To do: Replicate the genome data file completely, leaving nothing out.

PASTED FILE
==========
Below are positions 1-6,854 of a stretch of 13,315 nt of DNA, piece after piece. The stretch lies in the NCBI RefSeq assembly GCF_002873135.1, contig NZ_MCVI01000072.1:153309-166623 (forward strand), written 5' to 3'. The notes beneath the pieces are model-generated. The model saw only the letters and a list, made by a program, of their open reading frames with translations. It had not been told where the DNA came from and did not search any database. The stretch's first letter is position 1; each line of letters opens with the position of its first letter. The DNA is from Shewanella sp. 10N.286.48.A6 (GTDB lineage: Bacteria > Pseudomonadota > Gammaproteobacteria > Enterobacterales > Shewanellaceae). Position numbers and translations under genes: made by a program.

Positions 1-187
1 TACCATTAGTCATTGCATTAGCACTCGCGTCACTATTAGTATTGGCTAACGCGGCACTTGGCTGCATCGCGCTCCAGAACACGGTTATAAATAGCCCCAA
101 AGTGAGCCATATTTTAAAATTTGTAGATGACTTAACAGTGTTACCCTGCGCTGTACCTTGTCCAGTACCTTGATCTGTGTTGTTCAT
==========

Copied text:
Below are positions 1-6,854 of a stretch of 13,315 nt of DNA, piece after piece. The stretch lies in the NCBI RefSeq assembly GCF_002873135.1, contig NZ_MCVI01000072.1:153309-166623 (forward strand), written 5' to 3'. The notes beneath the pieces are model-generated. The model saw only the letters and a list, made by a program, of their open reading frames with translations. It had not been told where the DNA came from and did not search any database. The stretch's first letter is position 1; each line of letters opens with the position of its first letter. The DNA is from Shewanella sp. 10N.286.48.A6 (GTDB lineage: Bacteria > Pseudomonadota > Gammaproteobacteria > Enterobacterales > Shewanellaceae). Position numbers and translations under genes: made by a program.

Positions 1-187
1 TACCATTAGTCATTGCATTAGCACTCGCGTCACTATTAGTATTGGCTAACGCGGCACTTGGCTGCATCGCGCTCCAGAACACGGTTATAAATAGCCCCAA
101 AGTGAGCCATATTTTAAAATTTGTAGATGACTTAACAGTGTTACCCTGCGCTGTACCTTGTCCAGTACCTTGATCTGTGTTGTTCAT